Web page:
No recent Cali or Iggy awards; Mr Irrelevant
- Aug 15, 2011
Welcome to International Stout Day!
International Stout Day is celebrated on the first Thursday in November each year. Stouts, developed from porters in the 1700s, have become some of the most beloved beers in many different nations. So beloved, in fact, that on November 3, 2011, stouts were given the recognition they deserve with the advent of the first International Stout Day. Like the name implies, stouts are typically strong and robust in flavor and, although they may be hard to chug, a stout is the perfect beer for sipping and savoring.
NEW ERA: Basketball Guide 2023 (DO; Editor)
Dear Readers,For the first time since 1976, there's a new face of Syracuse men's basketball, and Adrian Autry has been vocal about his changes. The Orange will play man-to-man on defense as opposed to their coveted 2-3 zone. Autry also wants to play quick and up-tempo, citing SU's depth this season as the key.
Whatever Autry envisions will likely flow through Syracuse's backcourt tandem of Judah Mintz and J.J. Starling. A Baldwinsville (N.Y.) native and former McDonald's All-American, Starling returns to the area after spending his freshman season at Notre Dame. Mintz tested NBA Draft waters in the summer, looking to use his sophomore season with the Orange as another case for going pro.
Like Mintz, SU women's basketball's Dyaisha Fair spent the offseason working on feedback she received from professional scouts. She honed in on her defense playing 3x3 with Team USA at the U23 Nations League. Now in her graduate season, Fair is the undisputed leader of a squad that hopes to build on a WNIT Super 16 finish during head coach Felisha Legette-Jack's first year at the helm in 2022-23.
Along with Fair, shooting guard Georgia Woolley returns as a premier scoring option and forward Alyssa Latham, ESPN's No. 72 recruit in the 2023 recruiting class, adds a much-needed inside presence.
The Daily Orange's 2023 Basketball Guide previews a new era of Syracuse basketball with welcome signs of continuity too.
Thanks for reading,
Tyler Schiff | Sports Editor
RED IS THE NEW ORANGE: Adrian Autry has big plans to transform SU basketball. He’s started right away. (DO; Bambini)
Adrian Autry assigned some summer reading for his players. He chose “The Energy Bus” by Jon Gordon, requiring Syracuse — a program with a new head coach for the first time since 1976 — to hold weekly, mandatory group discussions.
The book teaches ways to instill positive energy in a team, the “Orange Standard” as Autry might call it.
“It kind of just proved that he’s ready to take on the job,” Justin Taylor said. “We all need to be on the same bus. We all need to bring energy and change the culture and be locked in from the jump.”
The reading was just one small effort in Autry’s first offseason in charge to bring SU back to the level it once was. He made changes in practice and switched from Jim Boeheim’s coveted 2-3 zone to man-to-man. He plans to go deeper into the bench and faster on offense with new additions from the transfer portal.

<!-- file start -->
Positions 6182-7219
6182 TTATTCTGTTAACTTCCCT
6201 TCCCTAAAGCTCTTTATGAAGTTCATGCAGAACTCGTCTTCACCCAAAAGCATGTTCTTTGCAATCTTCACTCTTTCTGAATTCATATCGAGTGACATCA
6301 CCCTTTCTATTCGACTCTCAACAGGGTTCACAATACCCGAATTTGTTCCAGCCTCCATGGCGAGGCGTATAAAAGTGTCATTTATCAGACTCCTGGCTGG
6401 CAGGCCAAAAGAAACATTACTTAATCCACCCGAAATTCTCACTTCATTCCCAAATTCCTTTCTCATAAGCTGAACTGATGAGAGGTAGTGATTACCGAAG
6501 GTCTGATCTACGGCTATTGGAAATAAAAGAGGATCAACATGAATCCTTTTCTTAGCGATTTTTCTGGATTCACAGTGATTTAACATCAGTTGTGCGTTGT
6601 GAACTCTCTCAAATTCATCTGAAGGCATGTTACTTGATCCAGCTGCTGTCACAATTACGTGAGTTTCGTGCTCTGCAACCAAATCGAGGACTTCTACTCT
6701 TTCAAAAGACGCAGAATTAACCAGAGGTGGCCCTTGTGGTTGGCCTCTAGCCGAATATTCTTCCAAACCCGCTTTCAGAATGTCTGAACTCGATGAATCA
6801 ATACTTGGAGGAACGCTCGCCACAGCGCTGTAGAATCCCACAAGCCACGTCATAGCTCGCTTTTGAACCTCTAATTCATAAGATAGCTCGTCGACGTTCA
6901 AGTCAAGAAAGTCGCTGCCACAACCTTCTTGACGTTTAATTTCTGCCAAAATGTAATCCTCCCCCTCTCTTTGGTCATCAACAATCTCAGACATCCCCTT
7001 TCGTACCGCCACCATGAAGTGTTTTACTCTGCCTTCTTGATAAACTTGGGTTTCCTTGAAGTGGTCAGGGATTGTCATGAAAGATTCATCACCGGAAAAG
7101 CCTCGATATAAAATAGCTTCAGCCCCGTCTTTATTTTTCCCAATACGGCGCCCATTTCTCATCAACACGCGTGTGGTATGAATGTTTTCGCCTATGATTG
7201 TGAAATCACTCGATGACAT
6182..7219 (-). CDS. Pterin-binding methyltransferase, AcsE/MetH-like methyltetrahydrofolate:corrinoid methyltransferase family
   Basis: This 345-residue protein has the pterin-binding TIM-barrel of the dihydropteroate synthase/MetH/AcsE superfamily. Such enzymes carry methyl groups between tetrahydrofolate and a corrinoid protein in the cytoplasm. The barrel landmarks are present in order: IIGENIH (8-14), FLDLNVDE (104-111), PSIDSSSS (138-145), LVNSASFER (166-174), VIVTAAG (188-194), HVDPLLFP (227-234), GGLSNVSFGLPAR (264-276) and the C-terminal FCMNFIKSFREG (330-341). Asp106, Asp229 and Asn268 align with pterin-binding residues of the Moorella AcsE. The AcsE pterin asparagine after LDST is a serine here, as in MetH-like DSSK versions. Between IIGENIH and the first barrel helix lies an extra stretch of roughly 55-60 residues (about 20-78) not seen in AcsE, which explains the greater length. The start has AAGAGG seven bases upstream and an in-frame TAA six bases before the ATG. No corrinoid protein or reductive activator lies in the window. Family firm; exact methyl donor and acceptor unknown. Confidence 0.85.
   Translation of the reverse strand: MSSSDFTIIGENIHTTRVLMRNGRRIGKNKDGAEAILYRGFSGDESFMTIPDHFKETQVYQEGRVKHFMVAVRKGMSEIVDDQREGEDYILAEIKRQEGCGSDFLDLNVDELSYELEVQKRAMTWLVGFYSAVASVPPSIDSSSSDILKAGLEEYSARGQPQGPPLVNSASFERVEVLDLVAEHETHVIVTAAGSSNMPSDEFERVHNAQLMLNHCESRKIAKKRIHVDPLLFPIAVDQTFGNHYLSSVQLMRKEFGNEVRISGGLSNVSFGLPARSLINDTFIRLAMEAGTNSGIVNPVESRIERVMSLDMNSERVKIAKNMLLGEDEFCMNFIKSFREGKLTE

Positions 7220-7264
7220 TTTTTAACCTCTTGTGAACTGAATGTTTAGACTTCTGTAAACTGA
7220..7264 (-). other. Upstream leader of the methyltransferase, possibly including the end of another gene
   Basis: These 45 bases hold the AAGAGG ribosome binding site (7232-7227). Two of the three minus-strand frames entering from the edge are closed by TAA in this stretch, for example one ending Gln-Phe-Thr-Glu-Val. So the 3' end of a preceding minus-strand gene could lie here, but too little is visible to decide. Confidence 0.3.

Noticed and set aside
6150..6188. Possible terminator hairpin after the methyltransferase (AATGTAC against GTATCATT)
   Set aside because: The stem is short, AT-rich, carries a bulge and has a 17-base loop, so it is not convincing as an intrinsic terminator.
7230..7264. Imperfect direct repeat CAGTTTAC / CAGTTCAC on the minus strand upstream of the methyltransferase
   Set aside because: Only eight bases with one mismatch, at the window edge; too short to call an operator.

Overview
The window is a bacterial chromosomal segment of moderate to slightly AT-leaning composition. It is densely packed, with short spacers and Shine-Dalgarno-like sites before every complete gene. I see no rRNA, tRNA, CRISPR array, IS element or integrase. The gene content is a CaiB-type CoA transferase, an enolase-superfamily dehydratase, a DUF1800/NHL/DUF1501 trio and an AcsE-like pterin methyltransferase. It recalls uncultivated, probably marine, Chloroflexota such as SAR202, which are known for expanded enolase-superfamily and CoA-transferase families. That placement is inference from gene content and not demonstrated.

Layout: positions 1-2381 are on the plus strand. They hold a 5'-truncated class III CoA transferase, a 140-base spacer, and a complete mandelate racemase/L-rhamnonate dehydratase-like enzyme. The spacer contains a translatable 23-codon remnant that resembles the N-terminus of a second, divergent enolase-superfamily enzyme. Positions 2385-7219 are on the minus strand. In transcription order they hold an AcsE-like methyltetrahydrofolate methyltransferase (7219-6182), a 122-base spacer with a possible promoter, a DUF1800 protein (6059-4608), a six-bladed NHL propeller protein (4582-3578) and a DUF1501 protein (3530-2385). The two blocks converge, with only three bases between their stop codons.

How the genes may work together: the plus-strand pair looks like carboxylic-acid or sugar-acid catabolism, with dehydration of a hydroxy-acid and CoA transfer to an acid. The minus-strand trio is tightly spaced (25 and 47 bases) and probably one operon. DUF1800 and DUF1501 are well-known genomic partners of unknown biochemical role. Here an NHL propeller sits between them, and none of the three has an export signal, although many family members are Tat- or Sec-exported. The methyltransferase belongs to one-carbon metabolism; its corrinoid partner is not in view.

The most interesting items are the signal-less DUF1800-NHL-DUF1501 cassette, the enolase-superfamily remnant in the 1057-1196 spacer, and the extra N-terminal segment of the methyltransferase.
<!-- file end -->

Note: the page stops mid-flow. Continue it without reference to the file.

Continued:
Still, Autry, who’s more than ready for his new role, also kept a sense of continuity. He returned last year’s freshman class and made multiple recruiting trips over the past several months. The balance of change and continuity is what filled Autry’s summer, one spent toward building a new and improved Syracuse team.
“I think we all know where we want to be as a team, what we want to be as a program,” Autry said of the “Orange Standard” at his introductory press conference on Oct. 13.
In Autry’s first team meeting as head coach back in March, the message was clear. “Be ready,” guard Quadir Copeland said. The standard wasn’t changing and the players needed to buy in. Though SU lost starters like Jesse Edwards (West Virginia) and Joe Girard III (Clemson) to the transfer portal, Autry retained 10 players in total.
Taylor described the team as a little bit “shell-shocked” once the coaching switch happened in March. But their decision to return reflected the confidence and trust the squad has in Autry, Taylor said. Copeland said the past several months haven’t even felt like a transition.
Beat writers predict Syracuse men’s basketball’s 2023-2024 season (DO; Staff)
For the first time in 47 years, there’s a new man in charge of Syracuse men’s basketball. Adrian Autry’s appointment entails a switch in defensive schemes from the 2-3 zone to man-to-man. He wants to play faster and more dynamic. And he said he has the depth to do so.
After missing the NCAA Tournament over the last two seasons, Syracuse’s nonconference schedule is tough. It plays No. 9 ranked Tennessee to open up the Maui Jim Maui invitational followed by potential matchups with No. 11 Gonzaga or No. 3 Purdue. As for the Atlantic Coast Conference, Duke, North Carolina and Virginia serve as predictable culprits to thwart SU’s return to March this year.
But the Orange have retained all six of their players from the 2022 recruiting class, added a former McDonald’s All-American guard in J.J. Starling and brought in 7-foot-4 center Naheem McLeod. The return of Judah Mintz, who tested NBA Draft waters over the offseason, secures a reliable, now-experienced floor general for the Orange.
‘HOMETOWN HERO’: After 3 years away, J.J. Starling knew it was time to come home (DO; Schiff)
It almost seemed rehearsed, a perfectly orchestrated storybook beginning. The prodigal son had returned, marking the end to a three-year absence. J.J. Starling locked eyes with his choked up father, Patrick, on the doorstep of their house.
“Hometown hero,” Patrick said to Starling. “How does that sound?”
Starling didn’t need to answer. His beaming reaction punctuated the start of a new chapter. Following an underwhelming freshman year at Notre Dame, questions arose about his future. He had struggled with nagging injuries. Mike Brey, the coach who led his recruitment, was gone after 23 years at the helm. And, Adrian Autry, who Starling has known since he was 7, was appointed as Syracuse’s new head coach.